About Me

" It’s important to do something right, be it a house I’m building, or children I’m raising, there are thousands of different virtues, it’s essential to be able to live in happiness and love, and to create something. As boastful as it may sound, I believe the Creator created us similar to Himself, so that we can create as well – I suppose."

Alaine Polcz

”Cukrot adnék AnnaKamadárnak...”
.... I think it all began with this Hungarian folk song

Even as a small child, I was an admirer of all forms of art and handicrafts. I became interested in creative work with wool and different colors and materials at a young age. I love to knit, hook, weaving, needlepoint and embroider. I feel that, of all its forms, fiber art is the one closest to my heart and hands. A few years ago, I discovered this - originally American - form of rug hooking, and it did not take long until I found myself addicted. My sudden thirst for knowledge was quenched by the inventor of the Oxford Punch needle, Amy Oxford, and the lovely Kelly Wright. The more time I spent with punch needle, the more fascinated – and addicted - I became. With that, it had become an important goal of mine to become an Oxford Certified Instructor and a member of the Oxford Punch Needle Instructors Guild (OPNIG) and ATHA (Association of Traditional Hooking Artists).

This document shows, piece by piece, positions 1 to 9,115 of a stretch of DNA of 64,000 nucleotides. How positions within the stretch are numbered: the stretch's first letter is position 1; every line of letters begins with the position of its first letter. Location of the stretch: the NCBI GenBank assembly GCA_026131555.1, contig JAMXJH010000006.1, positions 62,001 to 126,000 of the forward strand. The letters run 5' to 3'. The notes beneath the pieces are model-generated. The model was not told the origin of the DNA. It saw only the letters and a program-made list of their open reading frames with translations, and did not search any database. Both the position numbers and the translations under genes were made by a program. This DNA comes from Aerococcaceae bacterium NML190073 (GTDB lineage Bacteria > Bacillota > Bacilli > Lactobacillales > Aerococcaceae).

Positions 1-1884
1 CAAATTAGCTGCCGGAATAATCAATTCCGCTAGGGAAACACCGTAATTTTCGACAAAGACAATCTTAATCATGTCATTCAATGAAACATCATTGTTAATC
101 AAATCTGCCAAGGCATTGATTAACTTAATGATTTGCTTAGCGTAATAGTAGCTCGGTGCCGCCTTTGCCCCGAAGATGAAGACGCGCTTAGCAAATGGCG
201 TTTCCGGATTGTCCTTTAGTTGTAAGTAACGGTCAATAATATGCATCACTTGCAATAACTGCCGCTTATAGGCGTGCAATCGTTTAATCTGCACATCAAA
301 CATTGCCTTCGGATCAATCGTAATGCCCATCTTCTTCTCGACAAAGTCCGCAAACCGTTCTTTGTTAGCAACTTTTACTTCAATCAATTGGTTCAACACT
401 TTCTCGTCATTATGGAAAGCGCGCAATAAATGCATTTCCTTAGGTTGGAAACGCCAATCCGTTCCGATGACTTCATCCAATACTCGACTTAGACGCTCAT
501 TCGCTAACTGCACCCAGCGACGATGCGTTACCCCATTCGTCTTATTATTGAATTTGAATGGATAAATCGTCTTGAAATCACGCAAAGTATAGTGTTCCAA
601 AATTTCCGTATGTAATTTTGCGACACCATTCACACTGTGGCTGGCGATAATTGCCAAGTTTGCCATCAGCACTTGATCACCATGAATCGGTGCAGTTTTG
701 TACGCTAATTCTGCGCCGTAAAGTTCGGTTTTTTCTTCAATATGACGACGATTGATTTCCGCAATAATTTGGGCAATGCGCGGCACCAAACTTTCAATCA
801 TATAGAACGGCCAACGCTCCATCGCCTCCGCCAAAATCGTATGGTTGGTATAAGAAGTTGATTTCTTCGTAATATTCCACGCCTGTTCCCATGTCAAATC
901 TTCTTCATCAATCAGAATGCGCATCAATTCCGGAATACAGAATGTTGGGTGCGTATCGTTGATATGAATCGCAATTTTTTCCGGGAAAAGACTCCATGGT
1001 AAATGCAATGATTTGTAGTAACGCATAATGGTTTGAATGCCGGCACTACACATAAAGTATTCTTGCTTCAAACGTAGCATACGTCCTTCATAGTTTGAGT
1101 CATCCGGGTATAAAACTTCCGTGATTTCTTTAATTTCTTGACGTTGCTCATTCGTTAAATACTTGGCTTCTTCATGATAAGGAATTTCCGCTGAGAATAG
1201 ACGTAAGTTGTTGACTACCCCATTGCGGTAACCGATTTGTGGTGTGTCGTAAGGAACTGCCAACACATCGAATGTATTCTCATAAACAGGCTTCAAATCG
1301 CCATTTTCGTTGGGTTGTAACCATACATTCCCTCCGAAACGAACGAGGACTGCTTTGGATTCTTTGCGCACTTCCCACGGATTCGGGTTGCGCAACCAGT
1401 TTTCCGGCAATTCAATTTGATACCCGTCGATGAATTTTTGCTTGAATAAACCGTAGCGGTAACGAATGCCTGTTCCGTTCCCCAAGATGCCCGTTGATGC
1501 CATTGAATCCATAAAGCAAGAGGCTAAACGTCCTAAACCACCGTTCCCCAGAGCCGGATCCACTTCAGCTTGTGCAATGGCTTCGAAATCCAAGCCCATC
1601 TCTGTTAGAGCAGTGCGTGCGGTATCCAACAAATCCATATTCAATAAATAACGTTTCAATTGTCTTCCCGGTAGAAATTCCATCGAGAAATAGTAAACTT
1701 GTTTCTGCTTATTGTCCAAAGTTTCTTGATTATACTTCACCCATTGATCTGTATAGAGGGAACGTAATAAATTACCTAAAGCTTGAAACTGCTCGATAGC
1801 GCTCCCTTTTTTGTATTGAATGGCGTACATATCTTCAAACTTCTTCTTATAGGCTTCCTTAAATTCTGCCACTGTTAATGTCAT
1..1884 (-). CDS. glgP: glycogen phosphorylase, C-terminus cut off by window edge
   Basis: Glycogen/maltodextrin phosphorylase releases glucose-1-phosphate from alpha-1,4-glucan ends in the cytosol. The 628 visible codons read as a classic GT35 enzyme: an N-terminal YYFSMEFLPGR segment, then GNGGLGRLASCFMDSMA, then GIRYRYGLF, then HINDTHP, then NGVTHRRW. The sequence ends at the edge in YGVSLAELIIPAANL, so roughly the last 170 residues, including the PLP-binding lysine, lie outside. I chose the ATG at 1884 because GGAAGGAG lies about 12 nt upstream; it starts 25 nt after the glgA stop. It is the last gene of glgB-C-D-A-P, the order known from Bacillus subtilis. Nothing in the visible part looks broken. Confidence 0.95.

I love holding the material in my hands, there’s a certain feel that colorful yarns have – that’s what makes them special in their own way. I use only natural materials and wool for my work. Working with it feels like I’m taking a small piece of nature and pouring it into a piece of art.
In a sense, it’s all slow art:
allowing nature to seep into all aspects of our lives, as if we were connecting to endless nature in the woods:
bare feet on the ground, touching the fallen leaves, smelling the scents in our noses, feeling the murmuring winds and the sunshine caressing our skin, taking in the beautiful scenery with our eyes. That’s all so natural, and full of positive energy.

Punching feels like painting with yarn.

Unlike weaving, needlepoint, embroidery or other cross-stich needlework, where the necessity
of a grid can be limiting, punching allows you to make true curves, free lines.
You can use the needle like you would a paintbrush and let it go where it wants to.
Even before you start to actually punch, designing and drawing the piece,
choosing the yarn and colors give you a sense of freedom, that refreshing joy of creation.